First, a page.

Our grades from around the NBA Thursday night, or what you missed while figuring out how to win at The Price is Right…
Andrea Bargnani, New York Knicks. He’s played a few good games in a row now… I’m still not fully going to buy into him yet but if you want to make the case he’s finding his groove you have a legit argument. Bargnani finished with 24 pints on 9-of-12 shooting plus he played good man defense in the post against Dwight Howard. He’s not getting an A because his help defense was non-existent and that’s one of the reasons the Rockets won, but he played a generally good game.
Carmelo Anthony, New York Knicks. It was basically Carmelo Anthony vs. the Rockets — and Anthony almost won. Check out his shot chart from the first half.
Anthony finished with 45 points on 17-of-30 shooting, he had 10 boards, and if you ask me that was a continuation foul with five seconds left (Harden did get an early slap and bump in there but those didn’t strike me as a fouls you call that late in the game, plus you could argue ‘Melo had started his motion). Anthony is going to have to carry this team for a while and this kind of effort would have won most nights.
Dwight Howard, Houston Rockets. He got pushed out of his position and couldn’t get comfortable in the post; he couldn’t get the ball and make plays, while guarded by Andrea Bargnani. The Knicks did throw doubles at him in the first half trying to get the ball out of his hands (which worked but just opened driving lanes) but by the second half Knicks coach Mike Woodson thought just Bargnani would be enough to control the guy thought of as the best center in the game. And it was. Howard can’t disappear like that on offense. His grade bumps up thanks to his 15 rebounds and defensive presence, but we expect more.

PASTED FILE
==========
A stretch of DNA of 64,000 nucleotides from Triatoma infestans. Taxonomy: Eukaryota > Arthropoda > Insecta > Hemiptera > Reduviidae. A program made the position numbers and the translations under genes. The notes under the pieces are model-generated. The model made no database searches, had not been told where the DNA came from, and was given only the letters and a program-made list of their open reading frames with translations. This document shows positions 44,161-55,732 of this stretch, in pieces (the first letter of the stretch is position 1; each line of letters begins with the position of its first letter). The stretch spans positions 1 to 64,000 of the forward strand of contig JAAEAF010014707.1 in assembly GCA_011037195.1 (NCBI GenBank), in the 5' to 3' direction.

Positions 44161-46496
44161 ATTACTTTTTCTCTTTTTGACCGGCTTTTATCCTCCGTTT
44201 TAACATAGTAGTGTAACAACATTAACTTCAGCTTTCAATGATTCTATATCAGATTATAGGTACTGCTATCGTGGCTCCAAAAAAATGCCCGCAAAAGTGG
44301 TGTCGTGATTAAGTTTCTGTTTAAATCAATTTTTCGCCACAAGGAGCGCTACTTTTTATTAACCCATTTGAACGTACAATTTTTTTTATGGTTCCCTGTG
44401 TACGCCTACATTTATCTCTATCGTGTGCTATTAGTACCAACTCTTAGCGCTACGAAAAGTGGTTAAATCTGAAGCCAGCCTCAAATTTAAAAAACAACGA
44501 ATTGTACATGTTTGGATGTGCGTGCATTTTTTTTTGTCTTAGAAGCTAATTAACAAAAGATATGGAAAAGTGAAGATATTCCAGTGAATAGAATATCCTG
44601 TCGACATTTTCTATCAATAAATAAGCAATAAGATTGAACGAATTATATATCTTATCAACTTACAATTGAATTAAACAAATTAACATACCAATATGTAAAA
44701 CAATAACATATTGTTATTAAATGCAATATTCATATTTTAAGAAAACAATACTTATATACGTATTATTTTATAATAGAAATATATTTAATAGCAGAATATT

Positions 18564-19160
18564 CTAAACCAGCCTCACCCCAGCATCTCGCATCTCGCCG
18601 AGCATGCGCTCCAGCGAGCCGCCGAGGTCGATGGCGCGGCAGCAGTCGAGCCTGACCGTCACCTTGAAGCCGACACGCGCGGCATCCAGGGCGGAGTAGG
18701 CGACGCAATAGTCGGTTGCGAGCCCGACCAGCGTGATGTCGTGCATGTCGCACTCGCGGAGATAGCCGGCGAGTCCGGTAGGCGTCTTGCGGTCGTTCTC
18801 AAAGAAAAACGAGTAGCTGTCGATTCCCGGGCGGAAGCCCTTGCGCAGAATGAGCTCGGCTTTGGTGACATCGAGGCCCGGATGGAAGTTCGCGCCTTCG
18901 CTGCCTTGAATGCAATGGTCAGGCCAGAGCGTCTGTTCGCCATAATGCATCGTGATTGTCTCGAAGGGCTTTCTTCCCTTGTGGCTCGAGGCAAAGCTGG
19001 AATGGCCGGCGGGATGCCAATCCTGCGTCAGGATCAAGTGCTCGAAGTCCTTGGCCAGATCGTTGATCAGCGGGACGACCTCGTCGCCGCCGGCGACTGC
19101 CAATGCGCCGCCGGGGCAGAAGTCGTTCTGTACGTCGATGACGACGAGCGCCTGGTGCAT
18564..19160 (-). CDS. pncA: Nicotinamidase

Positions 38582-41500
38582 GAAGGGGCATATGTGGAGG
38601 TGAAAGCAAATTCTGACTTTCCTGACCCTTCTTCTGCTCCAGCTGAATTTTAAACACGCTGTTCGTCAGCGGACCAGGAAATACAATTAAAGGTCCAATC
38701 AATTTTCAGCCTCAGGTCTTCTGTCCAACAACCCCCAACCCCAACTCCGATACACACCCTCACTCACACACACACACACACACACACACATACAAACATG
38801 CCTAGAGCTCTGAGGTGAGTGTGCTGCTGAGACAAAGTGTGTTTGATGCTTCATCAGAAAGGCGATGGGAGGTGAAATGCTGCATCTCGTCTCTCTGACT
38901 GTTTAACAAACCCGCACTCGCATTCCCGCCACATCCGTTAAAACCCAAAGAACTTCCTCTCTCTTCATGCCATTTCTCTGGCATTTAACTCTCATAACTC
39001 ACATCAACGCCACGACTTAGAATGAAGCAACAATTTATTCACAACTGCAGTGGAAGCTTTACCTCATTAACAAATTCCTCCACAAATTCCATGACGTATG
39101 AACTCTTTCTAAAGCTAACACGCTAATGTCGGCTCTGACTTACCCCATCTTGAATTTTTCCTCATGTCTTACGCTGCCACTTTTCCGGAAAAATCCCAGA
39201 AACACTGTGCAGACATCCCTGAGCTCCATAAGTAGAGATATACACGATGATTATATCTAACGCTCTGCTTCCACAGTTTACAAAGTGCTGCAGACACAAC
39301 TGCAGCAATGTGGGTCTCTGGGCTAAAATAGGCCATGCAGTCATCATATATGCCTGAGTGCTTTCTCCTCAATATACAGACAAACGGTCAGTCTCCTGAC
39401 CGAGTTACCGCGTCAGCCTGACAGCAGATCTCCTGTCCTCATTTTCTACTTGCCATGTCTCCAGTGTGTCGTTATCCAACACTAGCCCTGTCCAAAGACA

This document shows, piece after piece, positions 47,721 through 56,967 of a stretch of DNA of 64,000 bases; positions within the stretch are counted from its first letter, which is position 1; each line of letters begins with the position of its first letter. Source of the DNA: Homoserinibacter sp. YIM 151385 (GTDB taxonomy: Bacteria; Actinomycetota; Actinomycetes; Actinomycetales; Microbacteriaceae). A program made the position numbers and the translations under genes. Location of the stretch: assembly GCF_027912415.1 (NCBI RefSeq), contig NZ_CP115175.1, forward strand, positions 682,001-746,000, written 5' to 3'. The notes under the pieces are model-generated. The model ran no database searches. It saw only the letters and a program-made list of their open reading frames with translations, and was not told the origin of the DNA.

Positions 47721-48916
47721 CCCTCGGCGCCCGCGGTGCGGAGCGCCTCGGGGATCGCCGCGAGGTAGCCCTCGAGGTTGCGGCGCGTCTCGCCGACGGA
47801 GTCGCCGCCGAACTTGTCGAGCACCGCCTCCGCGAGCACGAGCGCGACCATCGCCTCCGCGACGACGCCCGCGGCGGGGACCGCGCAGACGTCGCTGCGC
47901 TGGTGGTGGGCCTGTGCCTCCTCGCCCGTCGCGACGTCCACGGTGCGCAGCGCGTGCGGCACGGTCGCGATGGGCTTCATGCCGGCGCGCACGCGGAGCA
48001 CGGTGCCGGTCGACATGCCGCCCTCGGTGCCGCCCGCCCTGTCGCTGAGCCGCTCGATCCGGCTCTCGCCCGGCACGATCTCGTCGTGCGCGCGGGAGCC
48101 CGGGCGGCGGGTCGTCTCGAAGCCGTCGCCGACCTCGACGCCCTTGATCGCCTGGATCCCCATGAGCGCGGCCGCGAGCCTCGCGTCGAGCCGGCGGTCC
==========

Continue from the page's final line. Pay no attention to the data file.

Andre Iguodala, Golden State Warriors. Grades can come down to how you did on your finals. How did Iguodala do on his final shot?
Russell Westbrook, Oklahoma City Thunder. Anyone want to tell me again how he is not all the way back? This was his best game since his return, with 31 points hitting 13-of-20 shots, plus 9 rebounds and 5 assists. Plus he almost had a game winner, if Iguodala hadn’t spoiled everything. It’s just good to see Westbrook back and playing like this.
It’s what the playoffs are all about — win or go home Game 7s. Pressure, drama, unlikely stars Sunday is going to have it all. Here are a few things to watch:
1) Can Miami’s jump shooters have another hot game? Dwyane Wade got the headlines (and he earned them) for his Game 6 performance (everyone except purple shirt guy was impressed), but the real key for the Heat to force a Game 7 was they were hitting their jumpers — or at least enough of them. In their three losses, Miami shot 33.7 percent from 3 feet out to the arc, but in Game 6 the Heat shot 43.5 percent in that range, plus knocked down eight threes. The Hornets have packed the paint all series, when the Heat hit their jumpers they win. It’s that simple.
2) Does Kemba Walker have one more big game in him? Walker was fantastic in Game 6 (37 points), and he’s been very good in the Hornets’ victories. He’s going to penetrate and get some shots inside eight feet, but will he be able to finish? And, more importantly, will he hit his threes when they pack the paint on him? If Walker has a huge game, Charlotte very likely moves on.